If CHP goes this route, it will fail.

[QUOTE=HP49er;322850]

If CHP goes this route, it will fail.[/QUOTE]

So, keeping score here:

– PSLs = fail
– Fundraising with no promises = fail
– Dubois seeking donors = fail
– Less than $300 student fee increase = fail
– Lack of one huge benefactor = fail
– Leap and hope for the best, because if you build it they will come = succeed?

So, keeping score here:

– PSLs = fail
– [B][U]Fundraising with no promises = fail[/U][/B]
– [B][U]Dubois seeking donors = fail[/U][/B]
– Less than $300 student fee increase = fail
– Lack of one huge benefactor = fail
– Leap and hope for the best, because if you build it they will come = succeed?

Fundraising will not fail aslong as he puts a hat on suggesting he is for it. I agree at some point we will have to ante up but to say “if you reach this amount we might start” is not going to bring money. Get a solid stance, promote that number, and market it, but to put maybe’s on numbers will not make anyone feel like they are getting into a good investment or one worth their time.

Has he sought donors? The feasibility study was announced, the school has not made any type of announcement as to whether they are “All in” for football so why should anyone open their wallet to do the same, again, if it is a maybe. Mac made his recommendation but nobody in the admin. seems excited at all (or are not allowed to show it) about the prospect of football so of course it is going to reflect negatively on donations.

If he said… if donations reach X amount we will proceed with football, if donations reach Y amount we might, and if we do not reach either then no football, I think more donations would come and possible donors/corporations would come out of the shadows. If the leadership at our institution cannot push it how can anyone expect an outside source to do the same when they wouldn’t have the final say.

If there’s a campaign, I’m sure he would do it with a solid “go” number. It would make no sense to do it any other way, for the reasons you cite. I know it’s not popular on here, but I think he’s going about all this in exactly the right way so far. It’s fair to expect that to continue.

Re: fund raising.

You have X number of dollars to spend on any venture. Do you give to:

[list type=decimal]
[]The passionate, motivated leader with a mission and vision aimed at achieving success.
[
]The disinterested, uninspired owner who isn’t so much concerned with potential success as he/she isn’t even sure if it is a venture they want to get involved in.
[/LIST]

Why would anyone give a dime to leader #2? We are all emotionally involved so we don’t count. But why would any business leader or potential large donor hand over large sums of money to a cause the leader isn’t sold on. Businesses invest in vision, not going through the motions- Passion > Pessimism.

Phil leading any fund raising campaign is doomed- the guy has been nothing but a black cloud over the process. I want someone who actually believes in football at Charlotte asking for money, not a guy who is doing it because he has to.

If there's a campaign, I'm sure he would do it with a solid "go" number. It would make no sense to do it any other way, for the reasons you cite. I know it's not popular on here, but I think he's going about all this in exactly the right way so far. It's fair to expect that to continue.

I’d be perfectly okay with this too, aslong as the number is within reason. He can’t set the bar too absurdly, if anything he should set it a little under what would be acceptable. It’s not as much about the amount of money as it is about the dedication of donors and them showing up.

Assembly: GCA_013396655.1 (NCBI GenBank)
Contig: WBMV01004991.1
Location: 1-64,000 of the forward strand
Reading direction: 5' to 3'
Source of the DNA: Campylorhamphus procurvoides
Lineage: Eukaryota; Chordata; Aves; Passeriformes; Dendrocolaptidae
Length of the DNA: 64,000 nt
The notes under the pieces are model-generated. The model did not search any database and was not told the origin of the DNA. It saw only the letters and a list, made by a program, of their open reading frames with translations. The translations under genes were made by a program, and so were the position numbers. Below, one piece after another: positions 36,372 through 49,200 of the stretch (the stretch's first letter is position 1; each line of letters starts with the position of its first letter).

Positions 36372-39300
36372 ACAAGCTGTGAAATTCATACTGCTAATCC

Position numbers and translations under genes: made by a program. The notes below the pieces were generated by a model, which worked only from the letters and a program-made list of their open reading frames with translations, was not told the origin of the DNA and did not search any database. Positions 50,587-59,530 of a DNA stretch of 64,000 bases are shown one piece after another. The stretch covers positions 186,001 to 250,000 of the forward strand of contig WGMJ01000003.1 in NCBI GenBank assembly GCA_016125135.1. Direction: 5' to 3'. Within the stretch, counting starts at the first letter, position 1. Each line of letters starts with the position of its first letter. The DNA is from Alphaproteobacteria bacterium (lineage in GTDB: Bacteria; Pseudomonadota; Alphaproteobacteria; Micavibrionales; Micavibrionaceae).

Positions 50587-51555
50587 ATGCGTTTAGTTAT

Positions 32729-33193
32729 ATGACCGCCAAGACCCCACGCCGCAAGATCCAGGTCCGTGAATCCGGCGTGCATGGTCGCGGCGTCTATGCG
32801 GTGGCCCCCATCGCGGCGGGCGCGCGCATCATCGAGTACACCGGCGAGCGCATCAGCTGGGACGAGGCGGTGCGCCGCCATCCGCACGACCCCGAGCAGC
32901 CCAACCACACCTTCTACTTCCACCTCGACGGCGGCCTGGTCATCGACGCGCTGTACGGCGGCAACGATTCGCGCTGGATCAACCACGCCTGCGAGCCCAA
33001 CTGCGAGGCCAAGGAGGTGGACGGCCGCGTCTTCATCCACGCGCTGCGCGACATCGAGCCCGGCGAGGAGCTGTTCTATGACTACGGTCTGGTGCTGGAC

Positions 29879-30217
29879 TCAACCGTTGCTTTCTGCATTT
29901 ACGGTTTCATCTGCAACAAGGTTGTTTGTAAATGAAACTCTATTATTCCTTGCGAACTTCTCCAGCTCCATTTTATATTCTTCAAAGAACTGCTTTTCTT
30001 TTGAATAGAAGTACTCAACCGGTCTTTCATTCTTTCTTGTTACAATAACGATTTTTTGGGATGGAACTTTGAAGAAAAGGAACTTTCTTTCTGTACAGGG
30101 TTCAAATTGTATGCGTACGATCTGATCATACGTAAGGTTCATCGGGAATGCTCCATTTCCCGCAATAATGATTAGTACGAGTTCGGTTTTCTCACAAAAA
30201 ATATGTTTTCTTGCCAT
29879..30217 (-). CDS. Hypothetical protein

Re: fund raising.

You have X number of dollars to spend on any venture. Do you give to:
[list type=decimal]
[]The passionate, motivated leader with a mission and vision aimed at achieving success.
[
]The disinterested, uninspired owner who isn’t so much concerned with potential success as he/she isn’t even sure if it is a venture they want to get involved in.[/LIST]
Why would anyone give a dime to leader #2? We are all emotionally involved so we don’t count. But why would any business leader or potential large donor hand over large sums of money to a cause the leader isn’t sold on. Businesses invest in vision, not going through the motions- Passion > Pessimism.

Phil leading any fund raising campaign is doomed- the guy has been nothing but a black cloud over the process. I want someone who actually believes in football at Charlotte asking for money, not a guy who is doing it because he has to.

Ding Ding Ding.

Why is this so hard to understand. No one is going to give money to a project when the leader of the project isnt fully behind it in the first place.

[QUOTE=CharSFNiners;322898]I’d be perfectly okay with this too, aslong as the number is within reason. He can’t set the bar too absurdly, if anything he should set it a little under what would be acceptable. It’s not as much about the amount of money as it is about the dedication of donors and them showing up.[/QUOTE]

What are the non-absurd numbers?

X dollars for infrastructure/startup
X season ticket deposits

I’d hate to be the one to tell a big doner that already gives thousands of dollars every year, he has to double his donation to get good seats at the football games. I don’t see it.

What are the non-absurd numbers?

X dollars for infrastructure/startup
X season ticket deposits

I don’t know… the degree on my wall is not a business degree. He’d have to present some numbers and present the facts as to why this is the number we’d need to see, and not for the final total but a simple breakdown of each cost, to show us what needs to go into it, the more understanding people have of an endevor the more whole heartedly they’re likely to give. If it’s legit and there isn’t stuff being stashed away to bloat the number, then I’d think it’s reasonable.

This would be a breakdown of startup costs. An estimated season ticket sale would be very reasonable as well.